The Federal Reserve held off on raising interest rates for the second meeting in a row, a move that gives officials more time to assess the U.S. economy’s surprising strength and just how much a massive surge in long-term interest rates could weigh on the financial system.

The Federal Open Market Committee (FOMC) left its key benchmark that guides the costs consumers pay to borrow money in its current target range of 5.25-5.5 percent, where it’s been since the Fed’s last rate hike in July. It marks another slowdown in the Fed’s forceful inflation fight, which kicked off in March 2022 at a time when borrowing costs were near zero and inflation was boiling — while still getting hotter.

The Fed pushed interest rates to that level — a 22-year high — in a historically short amount of time. Not since the 1980s have U.S. central bankers lifted borrowing costs in a single tightening campaign by more than 4 percentage points.

Meanwhile, if its projections from September end up becoming reality, the Fed could still raise interest rates another — and potentially final — time. The U.S. economy has heated up in recent months after a red-hot summer of consumers spending big on items such as concert tickets and vacations. The U.S. economy grow at its fastest speed since 2021 in the third quarter, and even hiring demand has remained feverish. Last month, employers created the most new jobs since January, while job openings edged up for the second month in a row.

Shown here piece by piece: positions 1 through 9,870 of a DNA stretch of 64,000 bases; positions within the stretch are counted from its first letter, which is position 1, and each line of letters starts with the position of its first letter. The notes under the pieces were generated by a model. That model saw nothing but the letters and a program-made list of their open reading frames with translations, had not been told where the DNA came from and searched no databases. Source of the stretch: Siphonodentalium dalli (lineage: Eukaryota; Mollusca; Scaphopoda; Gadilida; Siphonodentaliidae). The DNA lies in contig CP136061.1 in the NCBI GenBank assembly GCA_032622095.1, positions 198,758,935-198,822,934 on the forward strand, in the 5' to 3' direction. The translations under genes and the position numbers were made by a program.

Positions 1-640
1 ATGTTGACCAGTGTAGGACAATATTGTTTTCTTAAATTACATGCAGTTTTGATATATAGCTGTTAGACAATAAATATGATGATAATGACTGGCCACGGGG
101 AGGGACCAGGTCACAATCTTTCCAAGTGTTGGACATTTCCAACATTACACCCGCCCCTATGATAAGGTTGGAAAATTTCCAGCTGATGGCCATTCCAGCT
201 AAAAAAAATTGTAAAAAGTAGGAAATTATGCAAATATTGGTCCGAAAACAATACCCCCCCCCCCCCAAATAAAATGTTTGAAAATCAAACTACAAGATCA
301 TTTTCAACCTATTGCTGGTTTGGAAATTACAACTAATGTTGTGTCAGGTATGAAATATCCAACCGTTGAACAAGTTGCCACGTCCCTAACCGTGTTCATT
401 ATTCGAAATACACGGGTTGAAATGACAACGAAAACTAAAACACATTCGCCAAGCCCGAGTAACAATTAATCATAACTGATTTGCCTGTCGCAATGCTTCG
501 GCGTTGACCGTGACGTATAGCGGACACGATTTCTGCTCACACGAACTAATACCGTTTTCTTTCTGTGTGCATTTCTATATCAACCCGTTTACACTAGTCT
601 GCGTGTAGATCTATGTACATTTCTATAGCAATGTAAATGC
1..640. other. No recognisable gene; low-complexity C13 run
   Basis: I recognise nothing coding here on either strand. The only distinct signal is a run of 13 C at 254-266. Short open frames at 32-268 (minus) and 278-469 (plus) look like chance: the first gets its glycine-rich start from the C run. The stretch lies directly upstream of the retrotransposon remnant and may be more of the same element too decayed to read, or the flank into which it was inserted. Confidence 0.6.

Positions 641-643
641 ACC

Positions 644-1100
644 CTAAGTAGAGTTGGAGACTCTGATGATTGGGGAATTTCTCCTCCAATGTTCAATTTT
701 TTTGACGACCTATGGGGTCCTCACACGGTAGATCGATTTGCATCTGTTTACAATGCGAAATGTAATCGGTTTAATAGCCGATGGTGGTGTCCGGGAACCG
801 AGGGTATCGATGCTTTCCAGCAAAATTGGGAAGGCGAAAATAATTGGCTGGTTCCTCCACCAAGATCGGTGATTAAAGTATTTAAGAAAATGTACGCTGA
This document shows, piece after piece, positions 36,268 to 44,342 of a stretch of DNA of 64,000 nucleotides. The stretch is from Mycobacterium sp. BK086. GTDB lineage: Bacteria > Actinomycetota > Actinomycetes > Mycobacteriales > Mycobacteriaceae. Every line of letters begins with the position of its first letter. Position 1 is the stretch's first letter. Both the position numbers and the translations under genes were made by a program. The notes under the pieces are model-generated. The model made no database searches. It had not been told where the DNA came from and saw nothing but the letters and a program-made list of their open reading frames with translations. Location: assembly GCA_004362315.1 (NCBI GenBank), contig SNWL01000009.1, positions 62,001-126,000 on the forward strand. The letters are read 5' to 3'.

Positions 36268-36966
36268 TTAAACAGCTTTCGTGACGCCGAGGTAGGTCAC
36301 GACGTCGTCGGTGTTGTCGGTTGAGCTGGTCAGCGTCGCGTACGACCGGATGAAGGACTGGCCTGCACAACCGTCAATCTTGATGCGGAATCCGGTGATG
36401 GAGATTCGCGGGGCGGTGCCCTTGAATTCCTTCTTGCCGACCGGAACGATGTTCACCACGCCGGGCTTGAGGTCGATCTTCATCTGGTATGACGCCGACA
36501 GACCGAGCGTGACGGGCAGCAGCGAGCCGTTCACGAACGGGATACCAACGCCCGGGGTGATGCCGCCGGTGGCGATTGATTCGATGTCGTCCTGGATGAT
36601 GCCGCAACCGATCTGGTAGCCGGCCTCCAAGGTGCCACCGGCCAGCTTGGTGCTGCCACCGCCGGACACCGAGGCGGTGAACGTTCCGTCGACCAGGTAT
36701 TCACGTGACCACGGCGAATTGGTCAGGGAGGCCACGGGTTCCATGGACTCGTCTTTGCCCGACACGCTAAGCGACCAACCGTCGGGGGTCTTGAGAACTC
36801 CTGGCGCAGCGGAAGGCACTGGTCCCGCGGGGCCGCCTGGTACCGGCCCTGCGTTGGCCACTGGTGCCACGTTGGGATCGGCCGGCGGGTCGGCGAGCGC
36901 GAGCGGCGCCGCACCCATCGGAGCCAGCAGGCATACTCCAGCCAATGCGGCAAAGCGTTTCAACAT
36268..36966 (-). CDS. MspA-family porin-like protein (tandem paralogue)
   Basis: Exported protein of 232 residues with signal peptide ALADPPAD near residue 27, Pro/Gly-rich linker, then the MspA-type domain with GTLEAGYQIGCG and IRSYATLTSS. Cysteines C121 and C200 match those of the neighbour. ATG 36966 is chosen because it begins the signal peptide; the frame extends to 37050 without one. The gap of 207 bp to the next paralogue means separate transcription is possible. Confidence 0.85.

That’s not what experts expected to happen. At this time last year, economists projected that the U.S. economy would almost certainly be in a recession by now. The odds of a downturn occurring in the third quarter of 2023 hit 65 percent in Bankrate’s quarterly economists’ poll from a year ago.